Long-Term Care

WebMD Medical Reference

Long-term care refers to social, medical and personal services for people who need help for a long time due to old age or disability. Medicare covers medical needs, but does not pay for social and personal services such as:

  • Bathing
  • Dressing
  • Eating
  • Moving around
  • Using the bathroom

What Medicare Covers

Skilled Nursing Facility Care

  • Medicare helps to pay for your recovery in a skilled nursing facility after a three-day hospital stay. For more details on what this includes and what it costs, see What Does Medicare Cover?
  • Medicare will cover the cost of skilled nursing care for a maximum of 100 days. As soon as you no longer need daily skilled nursing care, Medicare stops paying.

Home Health Care

  • If you are home bound and your doctor says you need short-term skilled care, Medicare will pay for nurses and therapists to provide services in your home.

To learn more about what home health care benefits include, see What Does Medicare Cover?

The aim of home health care is for you to recover from an illness or injury. Home health aide services and skilled nursing care must be given on a part-time or intermittent basis. To qualify, you must need care

  • On fewer than seven days in a week, or
  • For less than eight hours a day

over a period of to 21 days. There are exceptions in special cases.

You may qualify for more care if your doctor can say when you will recover. Once you have begun to get home health services, you may keep getting them:

  • For less than eight hours a day,
  • And
  • For 28 hours or less each week (up to 35 hours in some special cases).

Medicare will stop paying for home health services when you recover.

Hospice

Medicare covers hospice care. Hospice is care you get to make you more comfortable when you are in the last stage of life with a terminal illness. You are eligible if you are not being treated for your terminal illness, and your doctor certifies that you probably will live no longer than six months. You can get care for longer than that as long as your doctor says you are terminally ill. For more information on what is included, see What Does Medicare Cover?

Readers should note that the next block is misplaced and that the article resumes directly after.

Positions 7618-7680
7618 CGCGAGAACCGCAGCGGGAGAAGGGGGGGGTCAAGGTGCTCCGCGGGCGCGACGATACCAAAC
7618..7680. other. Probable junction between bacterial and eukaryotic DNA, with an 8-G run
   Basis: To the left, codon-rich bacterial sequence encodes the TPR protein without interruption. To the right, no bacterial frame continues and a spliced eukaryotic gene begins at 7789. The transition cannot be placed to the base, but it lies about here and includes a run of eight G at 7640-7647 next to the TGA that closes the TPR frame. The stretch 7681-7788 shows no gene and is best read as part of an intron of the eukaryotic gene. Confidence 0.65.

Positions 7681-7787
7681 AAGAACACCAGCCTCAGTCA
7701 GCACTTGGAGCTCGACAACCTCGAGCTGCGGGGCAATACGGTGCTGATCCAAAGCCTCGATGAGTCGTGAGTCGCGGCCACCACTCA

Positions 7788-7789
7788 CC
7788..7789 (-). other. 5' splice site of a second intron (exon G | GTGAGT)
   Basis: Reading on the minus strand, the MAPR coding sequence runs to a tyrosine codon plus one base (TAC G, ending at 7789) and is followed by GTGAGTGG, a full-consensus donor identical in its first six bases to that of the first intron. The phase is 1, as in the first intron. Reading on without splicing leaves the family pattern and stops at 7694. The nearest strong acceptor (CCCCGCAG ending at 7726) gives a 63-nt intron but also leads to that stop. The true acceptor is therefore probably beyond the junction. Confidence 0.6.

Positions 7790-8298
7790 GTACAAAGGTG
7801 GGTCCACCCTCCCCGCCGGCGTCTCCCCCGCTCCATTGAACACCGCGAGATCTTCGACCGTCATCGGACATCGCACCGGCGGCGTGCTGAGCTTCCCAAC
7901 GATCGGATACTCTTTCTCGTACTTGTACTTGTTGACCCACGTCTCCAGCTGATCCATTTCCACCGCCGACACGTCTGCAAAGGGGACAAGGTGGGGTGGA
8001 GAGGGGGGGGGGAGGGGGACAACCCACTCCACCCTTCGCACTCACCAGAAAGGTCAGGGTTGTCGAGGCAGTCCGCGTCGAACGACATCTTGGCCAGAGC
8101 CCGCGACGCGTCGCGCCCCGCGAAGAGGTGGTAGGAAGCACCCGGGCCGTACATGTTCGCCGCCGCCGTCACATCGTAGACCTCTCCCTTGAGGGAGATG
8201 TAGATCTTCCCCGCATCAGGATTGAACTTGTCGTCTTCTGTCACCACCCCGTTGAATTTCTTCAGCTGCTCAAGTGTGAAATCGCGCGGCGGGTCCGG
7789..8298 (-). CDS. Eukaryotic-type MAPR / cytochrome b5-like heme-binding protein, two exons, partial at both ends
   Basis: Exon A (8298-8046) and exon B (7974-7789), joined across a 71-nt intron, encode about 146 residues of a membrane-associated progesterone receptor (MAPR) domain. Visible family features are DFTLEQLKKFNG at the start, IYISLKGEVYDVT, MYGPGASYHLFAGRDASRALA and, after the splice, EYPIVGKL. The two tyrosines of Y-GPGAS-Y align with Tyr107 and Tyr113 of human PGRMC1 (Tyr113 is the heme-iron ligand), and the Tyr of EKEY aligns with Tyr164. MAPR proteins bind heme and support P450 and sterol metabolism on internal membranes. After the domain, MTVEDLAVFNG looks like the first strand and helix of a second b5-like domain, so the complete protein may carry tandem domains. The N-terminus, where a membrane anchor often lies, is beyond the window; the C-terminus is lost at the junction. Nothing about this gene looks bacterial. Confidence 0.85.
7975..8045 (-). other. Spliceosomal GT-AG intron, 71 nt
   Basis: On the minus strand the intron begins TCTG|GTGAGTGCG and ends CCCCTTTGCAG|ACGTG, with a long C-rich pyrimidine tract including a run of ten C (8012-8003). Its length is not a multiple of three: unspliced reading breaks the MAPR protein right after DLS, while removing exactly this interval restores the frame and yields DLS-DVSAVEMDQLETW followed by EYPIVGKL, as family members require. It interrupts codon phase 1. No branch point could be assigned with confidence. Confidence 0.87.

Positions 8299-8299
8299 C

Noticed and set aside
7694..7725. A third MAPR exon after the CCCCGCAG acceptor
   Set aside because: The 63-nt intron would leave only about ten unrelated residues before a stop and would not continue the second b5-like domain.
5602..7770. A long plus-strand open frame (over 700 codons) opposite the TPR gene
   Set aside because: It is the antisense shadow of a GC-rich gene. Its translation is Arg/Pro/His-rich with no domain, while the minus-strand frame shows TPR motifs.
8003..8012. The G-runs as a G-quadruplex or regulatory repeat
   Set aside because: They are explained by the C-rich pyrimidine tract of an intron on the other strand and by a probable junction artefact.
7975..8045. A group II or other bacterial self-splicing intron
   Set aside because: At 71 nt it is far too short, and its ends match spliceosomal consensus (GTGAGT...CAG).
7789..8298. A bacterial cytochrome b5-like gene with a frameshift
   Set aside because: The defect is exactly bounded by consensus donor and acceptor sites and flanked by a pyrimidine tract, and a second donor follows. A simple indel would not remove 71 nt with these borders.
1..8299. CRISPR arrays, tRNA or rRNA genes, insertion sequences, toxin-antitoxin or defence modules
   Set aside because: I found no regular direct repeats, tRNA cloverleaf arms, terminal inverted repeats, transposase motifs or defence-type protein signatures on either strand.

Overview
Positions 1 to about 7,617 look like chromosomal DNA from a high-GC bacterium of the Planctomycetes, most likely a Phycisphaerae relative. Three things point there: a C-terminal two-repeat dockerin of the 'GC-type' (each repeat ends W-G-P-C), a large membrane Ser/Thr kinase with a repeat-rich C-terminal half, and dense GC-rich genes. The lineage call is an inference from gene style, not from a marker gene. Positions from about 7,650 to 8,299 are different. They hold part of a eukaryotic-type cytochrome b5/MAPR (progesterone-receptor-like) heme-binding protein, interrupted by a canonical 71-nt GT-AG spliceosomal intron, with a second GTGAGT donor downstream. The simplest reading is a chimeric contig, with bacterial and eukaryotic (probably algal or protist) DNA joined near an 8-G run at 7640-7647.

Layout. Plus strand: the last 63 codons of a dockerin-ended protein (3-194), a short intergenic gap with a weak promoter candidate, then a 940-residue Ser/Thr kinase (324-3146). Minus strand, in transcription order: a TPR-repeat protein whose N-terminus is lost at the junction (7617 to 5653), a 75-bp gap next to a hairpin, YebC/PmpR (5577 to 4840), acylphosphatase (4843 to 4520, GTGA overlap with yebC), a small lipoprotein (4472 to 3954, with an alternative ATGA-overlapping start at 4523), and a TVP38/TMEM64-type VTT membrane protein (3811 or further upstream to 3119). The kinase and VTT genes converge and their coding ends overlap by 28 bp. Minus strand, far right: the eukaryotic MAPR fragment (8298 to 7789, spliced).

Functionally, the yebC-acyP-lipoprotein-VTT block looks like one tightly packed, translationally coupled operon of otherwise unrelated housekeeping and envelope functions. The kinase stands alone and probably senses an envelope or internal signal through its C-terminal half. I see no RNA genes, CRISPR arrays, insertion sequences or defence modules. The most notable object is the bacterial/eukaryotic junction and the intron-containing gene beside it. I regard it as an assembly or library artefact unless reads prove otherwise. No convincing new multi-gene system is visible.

What Is Long-Term Care?

Long-term care includes:

This is care you receive indefinitely -- not just the time it takes to recover from an illness or injury. Long-term care may or may not include medical services.

How to Pay for Long-Term Care

Long-term care can be very expensive. You have three main options for paying. You may use:

  • Your personal savings
  • Long-term care insurance
  • Medicaid

Personal Savings

Many people have no choice but to pay all their costs because their assets are too high to get help. But once they spend what they have, they then apply for financial help.

Long-Term Care Insurance

One way to offset the cost of long-term care is to buy insurance ahead of time. Many insurance companies sell long-term care policies.

The earlier you buy a policy, the better. This chart from 2003 shows what an insurance policy may cost, based on when you buy:

Buyer Age Approx. Annual Cost
40 $640
50 $850
65 $1,700
79 $5,800

Source: American Association for Long-term Care Insurance. Premiums vary depending on benefits covered.

  • You may also be able cash in your life insurance early to pay for long-term care.
  • Some government employees and military people may be eligible for discounted group insurance.

Medicaid

  • You may qualify for help from Medicaid if your income or personal assets are below a certain amount.
  • If you qualify for both Medicaid and Medicare, almost all of your nursing home costs should be covered. Medicaid may also pay for home and community-based services if you are eligible for a nursing home but want to stay at home.
  • Medicaid programs are run by individual states. To learn more about your state Medicaid program, visit the Centers for Medicare and Medicaid Services web site.

Reviewed by Cynthia Haines, MD, August 2005.

SOURCES: Centers for Medicare and Medicaid Services. Medicare.gov web site. National Council on the Aging web site.

© 2005 WebMD Inc. All rights reserved.




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